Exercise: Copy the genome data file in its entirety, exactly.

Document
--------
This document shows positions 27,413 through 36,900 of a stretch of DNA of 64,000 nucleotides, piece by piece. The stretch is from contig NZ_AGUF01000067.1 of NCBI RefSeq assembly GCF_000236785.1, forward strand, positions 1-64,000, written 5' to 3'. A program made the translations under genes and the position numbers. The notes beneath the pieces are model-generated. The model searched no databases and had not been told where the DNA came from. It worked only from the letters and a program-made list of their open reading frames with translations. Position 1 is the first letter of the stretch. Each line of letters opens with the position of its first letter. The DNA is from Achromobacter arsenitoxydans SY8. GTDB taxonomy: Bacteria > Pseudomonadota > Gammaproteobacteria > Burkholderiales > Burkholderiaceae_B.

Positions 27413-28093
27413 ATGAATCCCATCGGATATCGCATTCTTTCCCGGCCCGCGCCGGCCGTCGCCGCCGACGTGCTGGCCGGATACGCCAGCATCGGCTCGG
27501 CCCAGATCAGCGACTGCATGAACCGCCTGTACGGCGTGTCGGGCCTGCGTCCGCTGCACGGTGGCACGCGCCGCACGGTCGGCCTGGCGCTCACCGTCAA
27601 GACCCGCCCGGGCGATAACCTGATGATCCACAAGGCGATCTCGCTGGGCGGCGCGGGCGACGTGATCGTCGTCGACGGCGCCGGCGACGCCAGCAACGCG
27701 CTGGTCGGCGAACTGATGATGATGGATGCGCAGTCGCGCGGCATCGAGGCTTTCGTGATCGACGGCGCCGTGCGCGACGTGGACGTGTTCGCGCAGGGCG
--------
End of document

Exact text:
This document shows positions 27,413 through 36,900 of a stretch of DNA of 64,000 nucleotides, piece by piece. The stretch is from contig NZ_AGUF01000067.1 of NCBI RefSeq assembly GCF_000236785.1, forward strand, positions 1-64,000, written 5' to 3'. A program made the translations under genes and the position numbers. The notes beneath the pieces are model-generated. The model searched no databases and had not been told where the DNA came from. It worked only from the letters and a program-made list of their open reading frames with translations. Position 1 is the first letter of the stretch. Each line of letters opens with the position of its first letter. The DNA is from Achromobacter arsenitoxydans SY8. GTDB taxonomy: Bacteria > Pseudomonadota > Gammaproteobacteria > Burkholderiales > Burkholderiaceae_B.

Positions 27413-28093
27413 ATGAATCCCATCGGATATCGCATTCTTTCCCGGCCCGCGCCGGCCGTCGCCGCCGACGTGCTGGCCGGATACGCCAGCATCGGCTCGG
27501 CCCAGATCAGCGACTGCATGAACCGCCTGTACGGCGTGTCGGGCCTGCGTCCGCTGCACGGTGGCACGCGCCGCACGGTCGGCCTGGCGCTCACCGTCAA
27601 GACCCGCCCGGGCGATAACCTGATGATCCACAAGGCGATCTCGCTGGGCGGCGCGGGCGACGTGATCGTCGTCGACGGCGCCGGCGACGCCAGCAACGCG
27701 CTGGTCGGCGAACTGATGATGATGGATGCGCAGTCGCGCGGCATCGAGGCTTTCGTGATCGACGGCGCCGTGCGCGACGTGGACGTGTTCGCGCAGGGCG